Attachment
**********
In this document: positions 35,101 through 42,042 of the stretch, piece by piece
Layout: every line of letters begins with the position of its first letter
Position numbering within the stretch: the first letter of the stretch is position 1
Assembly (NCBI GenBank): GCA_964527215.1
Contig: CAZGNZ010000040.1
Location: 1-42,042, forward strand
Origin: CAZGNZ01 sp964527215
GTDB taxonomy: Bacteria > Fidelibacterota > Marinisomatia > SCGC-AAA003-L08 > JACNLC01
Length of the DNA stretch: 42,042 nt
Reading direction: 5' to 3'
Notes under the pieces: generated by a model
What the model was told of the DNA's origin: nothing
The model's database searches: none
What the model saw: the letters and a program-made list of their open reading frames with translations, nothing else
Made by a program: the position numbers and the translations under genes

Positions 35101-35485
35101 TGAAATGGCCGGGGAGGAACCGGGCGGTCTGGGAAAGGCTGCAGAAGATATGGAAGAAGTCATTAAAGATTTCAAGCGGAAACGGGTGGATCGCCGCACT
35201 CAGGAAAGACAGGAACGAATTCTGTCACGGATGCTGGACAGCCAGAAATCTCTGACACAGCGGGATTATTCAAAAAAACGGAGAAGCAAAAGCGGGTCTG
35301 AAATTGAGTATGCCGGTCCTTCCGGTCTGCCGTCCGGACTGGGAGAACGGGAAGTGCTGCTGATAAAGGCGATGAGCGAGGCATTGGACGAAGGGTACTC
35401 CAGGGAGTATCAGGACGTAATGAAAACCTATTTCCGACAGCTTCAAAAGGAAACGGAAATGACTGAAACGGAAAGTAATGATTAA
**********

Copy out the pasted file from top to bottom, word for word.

In this document: positions 35,101 through 42,042 of the stretch, piece by piece
Layout: every line of letters begins with the position of its first letter
Position numbering within the stretch: the first letter of the stretch is position 1
Assembly (NCBI GenBank): GCA_964527215.1
Contig: CAZGNZ010000040.1
Location: 1-42,042, forward strand
Origin: CAZGNZ01 sp964527215
GTDB taxonomy: Bacteria > Fidelibacterota > Marinisomatia > SCGC-AAA003-L08 > JACNLC01
Length of the DNA stretch: 42,042 nt
Reading direction: 5' to 3'
Notes under the pieces: generated by a model
What the model was told of the DNA's origin: nothing
The model's database searches: none
What the model saw: the letters and a program-made list of their open reading frames with translations, nothing else
Made by a program: the position numbers and the translations under genes

Positions 35101-35485
35101 TGAAATGGCCGGGGAGGAACCGGGCGGTCTGGGAAAGGCTGCAGAAGATATGGAAGAAGTCATTAAAGATTTCAAGCGGAAACGGGTGGATCGCCGCACT
35201 CAGGAAAGACAGGAACGAATTCTGTCACGGATGCTGGACAGCCAGAAATCTCTGACACAGCGGGATTATTCAAAAAAACGGAGAAGCAAAAGCGGGTCTG
35301 AAATTGAGTATGCCGGTCCTTCCGGTCTGCCGTCCGGACTGGGAGAACGGGAAGTGCTGCTGATAAAGGCGATGAGCGAGGCATTGGACGAAGGGTACTC
35401 CAGGGAGTATCAGGACGTAATGAAAACCTATTTCCGACAGCTTCAAAAGGAAACGGAAATGACTGAAACGGAAAGTAATGATTAA